Offensive Speech Is Not A “True Threat”

I’ve criticized the Connecticut Supreme Court for several of its decisions over the past year, so I’m pleased to take this opportunity to say this of the Court’s pro-First Amendment decision today in State v. Krijger: “Great job!” 

In Krijger, the Court reversed the Appellate Court, which had affirmed (over Judge Douglas Lavine’s thoughtful dissent) a jury verdict against the defendant for “threatening” in the second degree, in violation of General Statutes § 53a-62(a)(3).  Truly threatening speech does not enjoy First Amendment protection, which is why it can be criminalized.  Merely offensive speech, however, enjoys First Amendment protection and cannot be criminalized.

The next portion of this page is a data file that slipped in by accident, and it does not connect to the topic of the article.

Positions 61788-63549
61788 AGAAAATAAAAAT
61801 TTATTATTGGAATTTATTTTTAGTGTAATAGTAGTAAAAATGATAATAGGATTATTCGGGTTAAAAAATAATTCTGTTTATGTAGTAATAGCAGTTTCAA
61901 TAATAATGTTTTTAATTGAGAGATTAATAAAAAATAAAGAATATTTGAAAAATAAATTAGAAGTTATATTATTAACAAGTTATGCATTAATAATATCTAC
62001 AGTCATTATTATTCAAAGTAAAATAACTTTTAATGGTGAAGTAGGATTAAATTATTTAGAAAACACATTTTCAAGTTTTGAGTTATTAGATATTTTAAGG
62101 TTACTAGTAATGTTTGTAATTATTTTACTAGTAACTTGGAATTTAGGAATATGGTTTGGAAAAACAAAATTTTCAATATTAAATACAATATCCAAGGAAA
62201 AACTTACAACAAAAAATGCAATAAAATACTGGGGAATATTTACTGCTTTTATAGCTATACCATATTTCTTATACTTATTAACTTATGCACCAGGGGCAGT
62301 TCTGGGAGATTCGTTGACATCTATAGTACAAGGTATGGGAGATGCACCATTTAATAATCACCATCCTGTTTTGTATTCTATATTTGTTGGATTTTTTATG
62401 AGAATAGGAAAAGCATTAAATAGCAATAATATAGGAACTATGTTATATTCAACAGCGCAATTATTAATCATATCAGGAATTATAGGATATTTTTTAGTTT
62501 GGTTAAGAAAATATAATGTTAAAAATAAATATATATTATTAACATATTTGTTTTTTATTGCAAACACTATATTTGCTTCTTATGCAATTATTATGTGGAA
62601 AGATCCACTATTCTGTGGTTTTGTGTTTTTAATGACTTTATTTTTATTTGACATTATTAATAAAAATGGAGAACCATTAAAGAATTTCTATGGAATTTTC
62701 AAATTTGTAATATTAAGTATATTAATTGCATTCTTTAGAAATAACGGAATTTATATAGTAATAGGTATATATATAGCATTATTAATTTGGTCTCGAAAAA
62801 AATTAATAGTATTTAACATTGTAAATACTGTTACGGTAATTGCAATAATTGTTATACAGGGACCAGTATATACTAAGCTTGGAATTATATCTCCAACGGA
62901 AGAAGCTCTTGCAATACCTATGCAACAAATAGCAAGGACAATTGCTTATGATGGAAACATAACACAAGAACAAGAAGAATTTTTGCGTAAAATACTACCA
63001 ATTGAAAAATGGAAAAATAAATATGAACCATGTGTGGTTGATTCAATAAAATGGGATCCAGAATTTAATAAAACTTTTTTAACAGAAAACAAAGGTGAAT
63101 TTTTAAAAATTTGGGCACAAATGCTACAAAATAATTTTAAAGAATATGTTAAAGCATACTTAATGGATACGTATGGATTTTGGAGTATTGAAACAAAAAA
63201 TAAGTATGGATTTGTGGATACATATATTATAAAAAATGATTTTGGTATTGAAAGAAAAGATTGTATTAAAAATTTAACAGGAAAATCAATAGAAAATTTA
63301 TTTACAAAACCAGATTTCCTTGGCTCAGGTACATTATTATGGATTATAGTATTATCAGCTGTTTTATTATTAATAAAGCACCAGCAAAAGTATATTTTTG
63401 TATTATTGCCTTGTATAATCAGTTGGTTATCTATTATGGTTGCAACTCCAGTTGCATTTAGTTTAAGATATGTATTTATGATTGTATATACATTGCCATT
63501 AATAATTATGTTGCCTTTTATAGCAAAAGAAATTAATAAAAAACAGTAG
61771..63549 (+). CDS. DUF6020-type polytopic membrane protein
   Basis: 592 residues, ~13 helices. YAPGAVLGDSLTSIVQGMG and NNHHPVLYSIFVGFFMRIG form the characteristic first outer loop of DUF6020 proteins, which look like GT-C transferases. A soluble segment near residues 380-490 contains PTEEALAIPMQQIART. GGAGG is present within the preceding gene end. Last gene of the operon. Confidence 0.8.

What makes the opinion noteworthy, however, is not its discussion of the law, which was already clear and well-established.  It was the Court’s willingness to view the evidence in the light most favorable to sustaining the jury’s verdict, yet still hold that the evidence did not support the jury’s conclusion that the defendant had made a “true threat” against the victim.  Rejecting a jury verdict on sufficiency of the evidence grounds is unusual.  The Supreme Court took its job as the ultimate protector of the First Amendment very seriously.

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